Norgine launches LYMPHOSEEK®▼ in Finland and Sweden

11 January 2018




AMSTERDAM. The Netherlands. Thursday 11 January, 13:00 CET. Norgine B.V. today announced the launch of LYMPHOSEEK® (Tc 99m tilmanocept) in Finland and Sweden. LYMPHOSEEK® is a radiopharmaceutical used for diagnostic purposes by nuclear medicine specialists and surgeons. It is specifically designed for a procedure called sentinel lymph node biopsy (SLNB) and represents a significant alternative to the current method of identifying sentinel lymph nodes in adult patients with breast cancer, melanoma, or localised squamous cell carcinoma of the oral cavity.


LYMPHOSEEK® has been specifically designed to target, bind to and be retained in sentinel lymph nodes, the first lymph node (or group of nodes) to which cancer cells are most likely to spread from a primary tumour.[1],[2],[3] LYMPHOSEEK® has a false negative rate of 2.6% in T1-T4cN0 oral squamous cell carcinoma (OSCC).[1] It detected sentinel lymph nodes in 99% of patients with Tis, Tx or T1-T4cN0 breast cancer and in 97% of patients with T1-T4cN0 melanoma.[1],[4]


LYMPHOSEEK® offers particular value in identifying lymphatic drainage from tumours in the floor of the mouth (underneath the tongue) which can prove especially difficult.[6] Currently up to 70-80% of patients with early oral cancer receive elective neck dissection surgery, a major procedure which could be avoided by using sentinel lymph node biopsy (SLNB) for staging.[5],[6],[7],[8],[9],[10]


Peter Martin, COO at Norgine commented: “By making LYMPHOSEEK®  available to patients through our infrastructure in partnership with surgeons, radiopharmacists, and nuclear medicine specialists, we continue to demonstrate our commitment to improving patients’ quality of life with access to new innovative specialist diagnostic tools and treatments. Norgine wants all eligible patients suffering from oral cancer, breast cancer or melanoma to have their cancers accurately staged using sentinel lymph node biopsy with LYMPHOSEEK®. This will result in a reduction in unnecessary surgical interventions that can optimise use of healthcare resources and improve patients’ outcomes.”

He added: “LYMPHOSEEK® is already available through Norgine in the Netherlands, UK, Italy and Denmark. We are anticipating further launches through our Norgine infrastructure in 2018”.  


Norgine in-licensed LYMPHOSEEK® from Navidea Biopharmaceuticals Inc for the commercialisation and distribution in Europe and certain other key markets.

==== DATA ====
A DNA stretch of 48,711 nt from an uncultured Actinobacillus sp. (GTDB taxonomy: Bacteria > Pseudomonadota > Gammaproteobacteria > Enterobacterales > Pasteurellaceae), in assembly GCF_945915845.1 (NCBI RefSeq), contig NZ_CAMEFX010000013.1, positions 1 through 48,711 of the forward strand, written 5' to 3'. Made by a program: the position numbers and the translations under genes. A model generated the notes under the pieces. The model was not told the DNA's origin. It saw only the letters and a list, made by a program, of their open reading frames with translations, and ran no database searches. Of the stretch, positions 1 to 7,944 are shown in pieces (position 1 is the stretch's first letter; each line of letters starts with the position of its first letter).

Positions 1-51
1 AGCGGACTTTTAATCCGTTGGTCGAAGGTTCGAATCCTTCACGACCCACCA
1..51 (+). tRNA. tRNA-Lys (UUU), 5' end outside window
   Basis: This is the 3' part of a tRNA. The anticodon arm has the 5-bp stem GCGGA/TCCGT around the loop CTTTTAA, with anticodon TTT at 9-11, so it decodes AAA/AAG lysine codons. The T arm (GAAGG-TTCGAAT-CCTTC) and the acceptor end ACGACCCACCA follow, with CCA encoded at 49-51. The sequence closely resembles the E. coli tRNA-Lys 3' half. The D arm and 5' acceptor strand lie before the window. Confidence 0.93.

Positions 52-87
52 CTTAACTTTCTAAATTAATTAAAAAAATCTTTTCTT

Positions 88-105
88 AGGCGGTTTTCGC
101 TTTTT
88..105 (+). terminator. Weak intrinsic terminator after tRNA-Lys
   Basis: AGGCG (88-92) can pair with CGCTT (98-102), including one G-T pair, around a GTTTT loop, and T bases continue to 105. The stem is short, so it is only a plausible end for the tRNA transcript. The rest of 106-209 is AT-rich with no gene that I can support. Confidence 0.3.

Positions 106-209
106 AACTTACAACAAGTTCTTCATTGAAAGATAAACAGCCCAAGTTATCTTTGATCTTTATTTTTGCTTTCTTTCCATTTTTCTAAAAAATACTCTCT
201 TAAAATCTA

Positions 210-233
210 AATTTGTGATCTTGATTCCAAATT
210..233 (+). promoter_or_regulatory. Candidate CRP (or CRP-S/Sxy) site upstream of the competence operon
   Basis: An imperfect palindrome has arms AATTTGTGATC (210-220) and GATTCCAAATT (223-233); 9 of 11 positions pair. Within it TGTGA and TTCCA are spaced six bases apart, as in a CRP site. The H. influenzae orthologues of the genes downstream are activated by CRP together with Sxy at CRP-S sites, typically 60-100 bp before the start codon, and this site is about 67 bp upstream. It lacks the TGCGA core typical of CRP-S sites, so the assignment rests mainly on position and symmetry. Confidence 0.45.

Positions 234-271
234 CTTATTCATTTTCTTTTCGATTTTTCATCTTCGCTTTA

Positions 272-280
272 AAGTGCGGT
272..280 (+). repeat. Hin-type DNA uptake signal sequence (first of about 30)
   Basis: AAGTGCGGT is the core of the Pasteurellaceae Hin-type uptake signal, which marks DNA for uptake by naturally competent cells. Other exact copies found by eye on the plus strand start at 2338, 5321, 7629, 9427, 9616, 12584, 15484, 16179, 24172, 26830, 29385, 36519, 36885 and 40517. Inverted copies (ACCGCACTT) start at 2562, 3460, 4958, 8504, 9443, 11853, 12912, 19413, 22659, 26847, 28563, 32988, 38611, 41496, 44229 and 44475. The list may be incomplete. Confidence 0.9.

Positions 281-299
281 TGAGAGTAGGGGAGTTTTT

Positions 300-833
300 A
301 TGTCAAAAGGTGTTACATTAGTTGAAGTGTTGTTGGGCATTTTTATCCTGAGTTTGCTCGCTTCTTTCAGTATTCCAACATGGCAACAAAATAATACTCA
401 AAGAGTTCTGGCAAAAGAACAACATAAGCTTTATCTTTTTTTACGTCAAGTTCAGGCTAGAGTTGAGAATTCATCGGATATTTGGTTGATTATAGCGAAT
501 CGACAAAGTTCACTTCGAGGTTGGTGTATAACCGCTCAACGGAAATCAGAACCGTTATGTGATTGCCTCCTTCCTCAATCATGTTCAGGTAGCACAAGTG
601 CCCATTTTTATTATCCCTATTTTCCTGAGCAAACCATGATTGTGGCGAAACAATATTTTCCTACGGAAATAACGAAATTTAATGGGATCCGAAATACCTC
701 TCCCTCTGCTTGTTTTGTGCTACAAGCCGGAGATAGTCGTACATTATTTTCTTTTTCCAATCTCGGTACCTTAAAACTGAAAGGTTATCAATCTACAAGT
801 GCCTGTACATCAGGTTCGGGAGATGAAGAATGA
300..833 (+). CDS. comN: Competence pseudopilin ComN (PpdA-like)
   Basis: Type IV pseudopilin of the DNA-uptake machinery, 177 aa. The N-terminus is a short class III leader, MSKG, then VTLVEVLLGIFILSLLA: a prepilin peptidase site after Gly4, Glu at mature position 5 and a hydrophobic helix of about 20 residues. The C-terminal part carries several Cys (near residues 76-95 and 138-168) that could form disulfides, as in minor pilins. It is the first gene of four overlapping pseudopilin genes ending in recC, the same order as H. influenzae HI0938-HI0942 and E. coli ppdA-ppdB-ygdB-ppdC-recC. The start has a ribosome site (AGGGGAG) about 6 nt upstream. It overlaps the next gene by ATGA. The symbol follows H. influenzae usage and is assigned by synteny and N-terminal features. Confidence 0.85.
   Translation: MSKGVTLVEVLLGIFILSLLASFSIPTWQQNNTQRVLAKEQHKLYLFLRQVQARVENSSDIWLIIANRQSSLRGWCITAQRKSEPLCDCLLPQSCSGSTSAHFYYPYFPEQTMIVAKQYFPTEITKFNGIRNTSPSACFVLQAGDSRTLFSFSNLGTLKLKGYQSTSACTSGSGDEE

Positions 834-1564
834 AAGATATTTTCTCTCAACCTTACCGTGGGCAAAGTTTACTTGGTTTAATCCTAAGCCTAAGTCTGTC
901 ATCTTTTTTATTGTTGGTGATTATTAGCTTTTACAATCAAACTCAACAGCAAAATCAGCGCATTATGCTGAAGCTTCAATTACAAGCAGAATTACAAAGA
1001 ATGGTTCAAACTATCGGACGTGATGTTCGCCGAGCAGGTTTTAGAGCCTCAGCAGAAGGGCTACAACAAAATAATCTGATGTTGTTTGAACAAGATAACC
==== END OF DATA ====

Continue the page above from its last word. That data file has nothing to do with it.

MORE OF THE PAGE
Notes to Editors:


About Norgine

Norgine is a leading European specialist pharmaceutical company with a direct commercial presence in all major European markets. In 2016, Norgine’s total revenue was EUR 368 million. Norgine employs over 1,000 people across its commercial, development and manufacturing operations and manages all aspects of product development, production, marketing, sale and supply.

Norgine specialises in gastroenterology, hepatology, cancer and supportive care.

Norgine is headquartered in the Netherlands. Norgine owns a R&D site in Hengoed, Wales and two manufacturing sites in Hengoed, Wales and Dreux, France.

For more information, please visit

In 2012, Norgine established a complementary business Norgine Ventures, supporting innovative healthcare companies through the provision of debt-like financing in Europe and the US. For more information, please visit

NORGINE and the sail logo are trademarks of the Norgine group of companies.


Media Contact:

Isabelle Jouin, T: +44 (0)1895 453643

Follow us @norgine




[1] Sondak VK, et al. Ann Surg Oncol 2013; 20(2): 680-688.

[2] LYMPHOSEEK® Summary of Product Characteristics 2017.

[3] Vera DR, et al. J Nucl Med 2001; 42(6): 951-959.

[4] Wallace AM, et al. Ann Surg Oncol 2013; 20(8): 2590-2599.

[5] Schmitz S, et al. Eur Arch Otorhinolaryngol 2009; 266(3): 437-443.

[6] O’Connor R, et al. J Craniomaxillofac Surg 2013; 41(8): 721-727.

[7] Monroe MM, et al. Curr Oncol Rep 2014; 16(5): 385.

[8] Monroe MM, et al. Otolaryngol Clin North Am 2012; 45(5): 1181-1193

[9] Schiefke F, et al. Head Neck 2009; 31(4): 503-512.

[10] Murer K, et al. Head Neck 2011; 33(9): 1260-1264.